H+ Weekly - Issue #405
This week - mind-reading with AI; robots performing Hindu rituals; growing mushroom computers; AI avatars on the cover of Vogue; Sam Altman bets $180M on longevity startup; and more!
🦾 More than a human
UK government urged to consider changing law to allow gene editing of embryos
A panel of scientists lawyers and other experts urges the UK government to consider changes in the law to allow gene editing of embryos. “The ethical discussions have been derailed by an abstract focus on designer babies when we have patients dealing with life-threatening diseases who want their voices heard,” said Prof Anna Middleton of Cambridge University, the project’s leader. “People affected by genetic disorders recognise it’s time to embrace a genuine discussion on whether embryo research should be enabled and what a pathway to implementation looks like. They have made it clear we should proceed down that road with urgency.” Currently, it is illegal in the UK (and also in most countries worldwide) to perform genome editing on embryos that lead to pregnancy.
Beyond CRISPR babies: How human genome editing is moving on after scandal
It’s been five years since He Jiankui announced the birth of the first genetically modified humans. This announcement made waves in the scientific community, landed He a three-year jail sentence and brought the topic of modifying the human genome to the forefront. So what has changed since then? According to scientists attending Third International Summit on Human Genome Editing in London, nothing much. It is still an expensive and unsafe technique with potentially unforeseen side effects. Scientists also point out that although many countries have laws prohibiting edited embryos are not implanted, these laws need to be updated to include private ventures and to take into consideration the possible international scope of heritable genome editing.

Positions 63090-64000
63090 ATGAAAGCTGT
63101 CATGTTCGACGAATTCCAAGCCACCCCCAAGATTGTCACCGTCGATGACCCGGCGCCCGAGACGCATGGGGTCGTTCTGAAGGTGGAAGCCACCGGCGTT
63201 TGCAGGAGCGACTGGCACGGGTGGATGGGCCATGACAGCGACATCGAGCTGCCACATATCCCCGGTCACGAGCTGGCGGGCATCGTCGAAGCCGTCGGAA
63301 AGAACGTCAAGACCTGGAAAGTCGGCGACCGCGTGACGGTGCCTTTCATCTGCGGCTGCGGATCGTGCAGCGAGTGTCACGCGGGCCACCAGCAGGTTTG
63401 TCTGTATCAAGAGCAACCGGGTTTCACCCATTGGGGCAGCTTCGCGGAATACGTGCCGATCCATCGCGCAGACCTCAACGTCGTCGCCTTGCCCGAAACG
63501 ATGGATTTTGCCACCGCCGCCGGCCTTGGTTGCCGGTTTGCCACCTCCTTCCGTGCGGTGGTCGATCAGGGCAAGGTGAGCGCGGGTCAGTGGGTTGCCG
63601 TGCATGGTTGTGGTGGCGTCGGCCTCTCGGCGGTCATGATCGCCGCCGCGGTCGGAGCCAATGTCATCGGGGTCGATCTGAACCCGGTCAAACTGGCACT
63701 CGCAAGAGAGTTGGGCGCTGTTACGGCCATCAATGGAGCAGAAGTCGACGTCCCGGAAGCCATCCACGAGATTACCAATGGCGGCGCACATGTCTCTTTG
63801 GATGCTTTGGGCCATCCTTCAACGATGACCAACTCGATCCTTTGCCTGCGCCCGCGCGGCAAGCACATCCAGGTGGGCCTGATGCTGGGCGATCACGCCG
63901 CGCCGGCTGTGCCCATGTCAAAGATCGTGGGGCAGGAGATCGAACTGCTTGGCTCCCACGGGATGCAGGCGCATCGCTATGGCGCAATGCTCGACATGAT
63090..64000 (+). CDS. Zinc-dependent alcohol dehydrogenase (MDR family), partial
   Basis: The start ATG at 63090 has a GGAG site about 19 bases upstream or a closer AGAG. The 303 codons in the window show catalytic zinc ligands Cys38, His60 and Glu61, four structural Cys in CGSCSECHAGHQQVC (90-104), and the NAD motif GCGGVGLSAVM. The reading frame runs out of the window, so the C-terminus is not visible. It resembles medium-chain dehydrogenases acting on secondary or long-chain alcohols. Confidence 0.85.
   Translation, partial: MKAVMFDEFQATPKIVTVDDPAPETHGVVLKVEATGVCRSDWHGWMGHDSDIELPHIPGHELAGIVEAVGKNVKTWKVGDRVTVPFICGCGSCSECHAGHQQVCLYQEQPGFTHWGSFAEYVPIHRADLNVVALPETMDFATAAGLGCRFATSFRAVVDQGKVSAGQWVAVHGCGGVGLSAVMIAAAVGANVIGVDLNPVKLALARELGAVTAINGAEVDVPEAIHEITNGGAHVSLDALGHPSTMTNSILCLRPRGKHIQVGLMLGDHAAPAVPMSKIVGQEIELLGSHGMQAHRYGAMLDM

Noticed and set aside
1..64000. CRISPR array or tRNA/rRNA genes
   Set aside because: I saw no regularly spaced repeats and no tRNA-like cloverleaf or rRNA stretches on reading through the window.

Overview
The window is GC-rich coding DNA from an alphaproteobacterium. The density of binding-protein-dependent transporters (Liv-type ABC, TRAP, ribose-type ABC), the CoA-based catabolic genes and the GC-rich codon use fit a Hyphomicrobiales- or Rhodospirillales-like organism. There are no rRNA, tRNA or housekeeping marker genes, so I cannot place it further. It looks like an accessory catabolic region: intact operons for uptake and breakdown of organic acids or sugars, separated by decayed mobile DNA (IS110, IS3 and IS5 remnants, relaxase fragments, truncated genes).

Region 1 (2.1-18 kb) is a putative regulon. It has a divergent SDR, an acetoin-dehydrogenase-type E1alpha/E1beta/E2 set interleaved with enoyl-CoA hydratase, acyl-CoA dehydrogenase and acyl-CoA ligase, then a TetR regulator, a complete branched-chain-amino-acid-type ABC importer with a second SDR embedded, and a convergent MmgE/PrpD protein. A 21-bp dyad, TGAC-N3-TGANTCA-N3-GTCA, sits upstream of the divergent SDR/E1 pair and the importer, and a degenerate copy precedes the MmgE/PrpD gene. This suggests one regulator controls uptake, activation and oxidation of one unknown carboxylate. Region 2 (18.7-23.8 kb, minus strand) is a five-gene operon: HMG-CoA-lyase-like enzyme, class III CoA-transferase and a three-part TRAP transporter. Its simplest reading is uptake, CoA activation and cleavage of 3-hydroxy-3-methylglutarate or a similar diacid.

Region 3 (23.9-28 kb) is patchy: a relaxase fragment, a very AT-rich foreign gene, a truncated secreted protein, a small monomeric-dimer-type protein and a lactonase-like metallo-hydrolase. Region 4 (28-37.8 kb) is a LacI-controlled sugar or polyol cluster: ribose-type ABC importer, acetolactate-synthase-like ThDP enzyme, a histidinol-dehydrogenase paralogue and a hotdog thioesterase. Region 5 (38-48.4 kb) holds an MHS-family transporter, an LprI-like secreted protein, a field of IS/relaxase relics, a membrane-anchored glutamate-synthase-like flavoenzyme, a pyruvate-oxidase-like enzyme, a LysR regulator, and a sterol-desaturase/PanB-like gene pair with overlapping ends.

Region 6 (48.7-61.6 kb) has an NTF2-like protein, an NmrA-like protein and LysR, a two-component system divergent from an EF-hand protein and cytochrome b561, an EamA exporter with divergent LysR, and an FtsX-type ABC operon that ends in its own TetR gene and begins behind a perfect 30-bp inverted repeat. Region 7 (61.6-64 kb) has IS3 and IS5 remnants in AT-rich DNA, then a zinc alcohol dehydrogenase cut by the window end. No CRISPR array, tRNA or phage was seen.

Sam Altman invested $180 million into a company trying to delay death
MIT Technology Report reports that Sam Altman, the CEO of OpenAI, invested a year ago $180 million into Retro Biosciences - an anti-ageing company that promises to add 10 healthy years to the human lifespan. There isn’t a lot of information about the startup other than they plan to achieve their goal with “cellular reprogramming, autophagy & plasma-inspired therapeutics”.
🧠 Artificial Intelligence
High-resolution image reconstruction with latent diffusion models from human brain activity
What this paper describes is basically mind reading. Researchers from Japan showed people some images and scanned their brain activity with fMRI. The data from the brain scans were fed into a diffusion model which then reconstructed high-resolution images of what people were looking at. It’s not 1:1 reconstruction but you can clearly get an idea of what the original image was.
Meta revamps AI unit to get generative tech into products
The latest big tech company to join the generative AI trend is Meta. According to Axios, Meta is unifying different teams working on generative AIs into one product team which will be tasked with quickly integrating the technology into Meta’s products. We might expect soon to see AI-powered chatbots in Whatsapp or Facebook, and image generators in Instagram.
Will artificial intelligence replace your lawyer–and will its name be Harvey?